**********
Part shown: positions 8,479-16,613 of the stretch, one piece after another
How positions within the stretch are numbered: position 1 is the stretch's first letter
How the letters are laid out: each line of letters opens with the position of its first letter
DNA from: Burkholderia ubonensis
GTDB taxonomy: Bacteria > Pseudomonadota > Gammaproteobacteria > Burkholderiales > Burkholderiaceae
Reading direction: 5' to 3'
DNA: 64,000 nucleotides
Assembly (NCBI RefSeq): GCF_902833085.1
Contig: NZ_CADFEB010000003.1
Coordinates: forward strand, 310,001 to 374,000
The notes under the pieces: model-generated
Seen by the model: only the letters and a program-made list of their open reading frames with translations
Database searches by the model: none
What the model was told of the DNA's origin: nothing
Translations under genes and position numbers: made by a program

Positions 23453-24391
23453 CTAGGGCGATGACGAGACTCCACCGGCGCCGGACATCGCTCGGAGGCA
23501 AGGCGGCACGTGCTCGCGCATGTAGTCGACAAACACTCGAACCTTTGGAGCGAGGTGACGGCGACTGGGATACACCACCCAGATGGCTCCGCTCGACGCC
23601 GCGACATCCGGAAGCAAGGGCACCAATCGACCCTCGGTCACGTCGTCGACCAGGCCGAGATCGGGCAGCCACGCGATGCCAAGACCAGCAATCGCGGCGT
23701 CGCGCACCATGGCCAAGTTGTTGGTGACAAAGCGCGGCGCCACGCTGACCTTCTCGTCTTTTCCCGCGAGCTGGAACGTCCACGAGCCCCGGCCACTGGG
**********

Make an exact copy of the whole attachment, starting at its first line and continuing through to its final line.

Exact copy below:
Part shown: positions 8,479-16,613 of the stretch, one piece after another
How positions within the stretch are numbered: position 1 is the stretch's first letter
How the letters are laid out: each line of letters opens with the position of its first letter
DNA from: Burkholderia ubonensis
GTDB taxonomy: Bacteria > Pseudomonadota > Gammaproteobacteria > Burkholderiales > Burkholderiaceae
Reading direction: 5' to 3'
DNA: 64,000 nucleotides
Assembly (NCBI RefSeq): GCF_902833085.1
Contig: NZ_CADFEB010000003.1
Coordinates: forward strand, 310,001 to 374,000
The notes under the pieces: model-generated
Seen by the model: only the letters and a program-made list of their open reading frames with translations
Database searches by the model: none
What the model was told of the DNA's origin: nothing
Translations under genes and position numbers: made by a program

Positions 23453-24391
23453 CTAGGGCGATGACGAGACTCCACCGGCGCCGGACATCGCTCGGAGGCA
23501 AGGCGGCACGTGCTCGCGCATGTAGTCGACAAACACTCGAACCTTTGGAGCGAGGTGACGGCGACTGGGATACACCACCCAGATGGCTCCGCTCGACGCC
23601 GCGACATCCGGAAGCAAGGGCACCAATCGACCCTCGGTCACGTCGTCGACCAGGCCGAGATCGGGCAGCCACGCGATGCCAAGACCAGCAATCGCGGCGT
23701 CGCGCACCATGGCCAAGTTGTTGGTGACAAAGCGCGGCGCCACGCTGACCTTCTCGTCTTTTCCCGCGAGCTGGAACGTCCACGAGCCCCGGCCACTGGG